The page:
One of the most common mistakes construction companies make is assuming that one track fits all applications. That is not the case, and there is a perfect track for each need. Whether you’re working in hard and rocky conditions or on spongy clay and top soil, here are some pointers to make sure you’ve selected the right track for optimal operation in your conditions.
Ground Conditions Drive Decisions
Steel tracks are the most commonly used, and there are two primary considerations: track width and the total number of grousers. Each plays an important role in flotation and performance.
A narrow track is ideal for hard soil and rocky ground conditions because it provides excellent grip and bite — and minimizes the potential for deflection that can occur with wider tracks. Deflection occurs when the shoe rolls over an obstruction, such as a large rock or stump, and the weight of the machine is unevenly distributed over to one side of the shoe. As the shoe rolls over the obstruction, for example, there’s a concentrated weight load causing increased potential for the shoe to bend and crack.
A wide track is ideal for bearing the weight of the excavator over a larger surface area to achieve lower ground pressure. A wider track provides better flotation when working in soft or wet soil conditions and often causes less disturbance to the existing ground.
Rubber tracks and bolt-on rubber pads are also a good option when working in soft conditions and traversing ground where the potential for damage to the ground must be minimized. Rubber tracks are generally used on excavators with operating weights less than 13 metric tons.
The Art of the Grouser
Most manufacturers offer track shoes with triple grousers but single and double grousers are available. A grouser is the raised protrusion (or bar) that runs the width of the shoe surface. Also called grouser shoes, they increase traction to meet all soil conditions.
Triple-bar grouser shoes are used when low ground pressure, greater flotation and greater maneuverability are needed. Conversely, a single grouser shoe is typically a better choice for gravel or rocky conditions where greater bite into the operating surface is required.
Best Practices to Boost Track Longevity
A number of best practices will help keep excavator tracks in good working condition. They include:
Proper track tension: Check it daily to match jobsite conditions. If it’s too loose or too tight, it results in excessive wear. It will also cause stress on the undercarriage and drivetrain components. It is also important to tension the tracks specific to the soil you are in, as each soil type will affect tension differently.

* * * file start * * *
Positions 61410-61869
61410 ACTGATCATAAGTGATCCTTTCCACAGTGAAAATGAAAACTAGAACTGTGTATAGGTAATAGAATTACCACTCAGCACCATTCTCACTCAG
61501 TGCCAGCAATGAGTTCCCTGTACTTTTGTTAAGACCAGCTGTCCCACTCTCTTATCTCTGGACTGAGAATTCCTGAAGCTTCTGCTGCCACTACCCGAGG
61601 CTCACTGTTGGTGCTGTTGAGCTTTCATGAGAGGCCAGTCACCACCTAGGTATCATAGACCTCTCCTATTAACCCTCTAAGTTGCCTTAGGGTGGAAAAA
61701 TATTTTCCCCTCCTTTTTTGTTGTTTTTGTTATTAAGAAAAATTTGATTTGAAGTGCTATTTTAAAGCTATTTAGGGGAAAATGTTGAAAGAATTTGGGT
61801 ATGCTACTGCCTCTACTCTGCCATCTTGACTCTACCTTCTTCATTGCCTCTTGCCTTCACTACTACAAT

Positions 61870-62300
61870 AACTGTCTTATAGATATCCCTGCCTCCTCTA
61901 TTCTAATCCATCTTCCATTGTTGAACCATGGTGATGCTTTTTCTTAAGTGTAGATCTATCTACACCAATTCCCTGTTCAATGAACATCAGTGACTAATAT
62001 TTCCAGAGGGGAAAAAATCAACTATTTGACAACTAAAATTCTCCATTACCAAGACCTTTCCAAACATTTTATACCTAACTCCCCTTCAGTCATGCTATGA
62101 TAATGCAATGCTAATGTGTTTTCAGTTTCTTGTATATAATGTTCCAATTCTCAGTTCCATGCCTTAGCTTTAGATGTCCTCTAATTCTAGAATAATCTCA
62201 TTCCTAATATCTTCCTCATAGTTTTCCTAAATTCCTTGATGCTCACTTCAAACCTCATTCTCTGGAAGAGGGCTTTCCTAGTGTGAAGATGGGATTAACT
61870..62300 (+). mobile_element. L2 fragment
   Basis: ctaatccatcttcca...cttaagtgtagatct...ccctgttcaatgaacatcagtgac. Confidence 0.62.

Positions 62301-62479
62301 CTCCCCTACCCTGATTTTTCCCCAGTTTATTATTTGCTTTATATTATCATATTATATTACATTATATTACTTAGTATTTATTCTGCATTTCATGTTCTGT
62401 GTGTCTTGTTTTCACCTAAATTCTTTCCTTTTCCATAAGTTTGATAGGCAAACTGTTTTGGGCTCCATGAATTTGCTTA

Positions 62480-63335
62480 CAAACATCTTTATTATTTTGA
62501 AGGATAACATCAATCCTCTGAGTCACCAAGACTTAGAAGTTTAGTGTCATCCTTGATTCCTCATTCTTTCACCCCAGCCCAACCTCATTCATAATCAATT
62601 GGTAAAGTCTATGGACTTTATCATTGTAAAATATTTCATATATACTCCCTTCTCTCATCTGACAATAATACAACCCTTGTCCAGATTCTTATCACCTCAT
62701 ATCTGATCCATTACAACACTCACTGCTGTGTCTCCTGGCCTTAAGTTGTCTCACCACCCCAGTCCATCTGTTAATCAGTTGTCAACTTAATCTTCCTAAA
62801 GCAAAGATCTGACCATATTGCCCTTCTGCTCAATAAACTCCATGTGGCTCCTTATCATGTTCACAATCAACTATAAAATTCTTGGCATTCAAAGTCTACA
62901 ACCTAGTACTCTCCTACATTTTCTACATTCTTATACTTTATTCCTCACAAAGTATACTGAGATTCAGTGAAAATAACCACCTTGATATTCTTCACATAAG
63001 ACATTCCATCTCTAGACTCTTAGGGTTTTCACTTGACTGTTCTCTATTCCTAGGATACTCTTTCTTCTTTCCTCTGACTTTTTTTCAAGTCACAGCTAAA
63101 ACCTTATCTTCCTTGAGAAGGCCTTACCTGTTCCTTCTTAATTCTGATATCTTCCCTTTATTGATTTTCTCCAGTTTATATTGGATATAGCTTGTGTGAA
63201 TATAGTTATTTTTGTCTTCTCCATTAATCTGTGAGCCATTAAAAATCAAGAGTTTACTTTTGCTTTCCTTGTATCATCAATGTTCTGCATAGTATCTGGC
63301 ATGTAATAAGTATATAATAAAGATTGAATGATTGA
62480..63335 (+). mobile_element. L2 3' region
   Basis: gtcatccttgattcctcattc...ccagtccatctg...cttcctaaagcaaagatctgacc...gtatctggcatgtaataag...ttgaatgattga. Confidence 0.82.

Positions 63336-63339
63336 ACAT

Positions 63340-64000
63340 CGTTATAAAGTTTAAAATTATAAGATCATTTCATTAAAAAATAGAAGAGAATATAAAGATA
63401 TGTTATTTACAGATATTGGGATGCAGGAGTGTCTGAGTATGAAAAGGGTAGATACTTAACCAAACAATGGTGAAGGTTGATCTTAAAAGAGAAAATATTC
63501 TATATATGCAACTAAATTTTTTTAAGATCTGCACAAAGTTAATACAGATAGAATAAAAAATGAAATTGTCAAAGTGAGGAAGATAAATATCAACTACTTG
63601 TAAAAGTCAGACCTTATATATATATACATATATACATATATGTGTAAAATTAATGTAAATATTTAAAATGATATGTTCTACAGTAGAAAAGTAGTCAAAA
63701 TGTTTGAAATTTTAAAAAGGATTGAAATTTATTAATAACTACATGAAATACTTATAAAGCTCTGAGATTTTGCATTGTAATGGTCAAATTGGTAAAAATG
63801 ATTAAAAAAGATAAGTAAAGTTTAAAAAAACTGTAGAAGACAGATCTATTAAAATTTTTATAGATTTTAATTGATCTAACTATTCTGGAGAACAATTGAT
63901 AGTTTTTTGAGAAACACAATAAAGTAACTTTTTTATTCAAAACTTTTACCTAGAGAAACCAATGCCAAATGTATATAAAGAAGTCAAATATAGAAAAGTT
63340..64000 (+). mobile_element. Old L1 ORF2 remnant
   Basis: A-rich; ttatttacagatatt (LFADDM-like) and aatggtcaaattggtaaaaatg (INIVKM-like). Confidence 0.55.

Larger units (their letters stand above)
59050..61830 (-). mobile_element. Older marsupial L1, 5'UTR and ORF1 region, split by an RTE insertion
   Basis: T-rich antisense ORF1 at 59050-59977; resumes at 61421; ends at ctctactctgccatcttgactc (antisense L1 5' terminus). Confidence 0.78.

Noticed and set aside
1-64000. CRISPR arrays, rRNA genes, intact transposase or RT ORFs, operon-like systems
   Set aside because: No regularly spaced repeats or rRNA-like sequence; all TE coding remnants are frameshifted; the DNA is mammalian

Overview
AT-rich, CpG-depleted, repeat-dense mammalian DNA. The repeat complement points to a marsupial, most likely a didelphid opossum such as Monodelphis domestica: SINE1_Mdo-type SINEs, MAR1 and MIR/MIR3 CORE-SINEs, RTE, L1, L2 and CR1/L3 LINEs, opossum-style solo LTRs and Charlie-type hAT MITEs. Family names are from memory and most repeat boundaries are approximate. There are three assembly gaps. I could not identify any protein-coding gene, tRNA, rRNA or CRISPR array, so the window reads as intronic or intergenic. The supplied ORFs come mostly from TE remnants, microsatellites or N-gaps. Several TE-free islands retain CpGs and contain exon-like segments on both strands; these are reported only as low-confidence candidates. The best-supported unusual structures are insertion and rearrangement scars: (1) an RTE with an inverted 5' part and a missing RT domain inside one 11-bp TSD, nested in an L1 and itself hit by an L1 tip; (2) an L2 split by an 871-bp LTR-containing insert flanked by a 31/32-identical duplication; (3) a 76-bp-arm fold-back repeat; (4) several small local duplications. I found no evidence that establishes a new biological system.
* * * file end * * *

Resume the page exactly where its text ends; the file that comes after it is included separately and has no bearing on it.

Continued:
Wash-down and walk-around: In addition to a general wash-down at the end of the day, operators should always clean out mud and debris from the undercarriage. Another essential operator requirement is to inspect the undercarriage and report any damage or uneven or excessive wear — in addition to missing components. Unaddressed instances of uneven wear will eventually cause the tracks to overcompensate for the worn component and cause wear in other parts. Inspect the track for any oil leakage. Signs of oil could indicate a damaged seal.
Routine maintenance: Besides the daily inspection and track tensioning, it is required to replace the travel reduction gear oil per manufacturers’ recommendations. Periodic tensioning of track shoe bolts is required.
Operator training: Ongoing training will contribute to track longevity. Operators must understand best practices when operating a tracked excavator, such as avoiding unnecessary operation in reverse; avoid 360 degree turns, and slower track movement is always preferable. Long and deliberate movements are particularly necessary with rubber tracks and rubber pads as these will easily get torn up if operated improperly.
The Best Choice Is Thinking It Through
Whether it’s digging, trenching, moving pipe or any other task, users make the best decision when thinking through excavator track options long before arriving on the jobsite. And given the many track shoe options available and other issues involved, never hesitate to reach out to your local heavy equipment dealer with questions when in doubt.
Dave Wolf is a Customer Support Manager for Case Construction Equipment.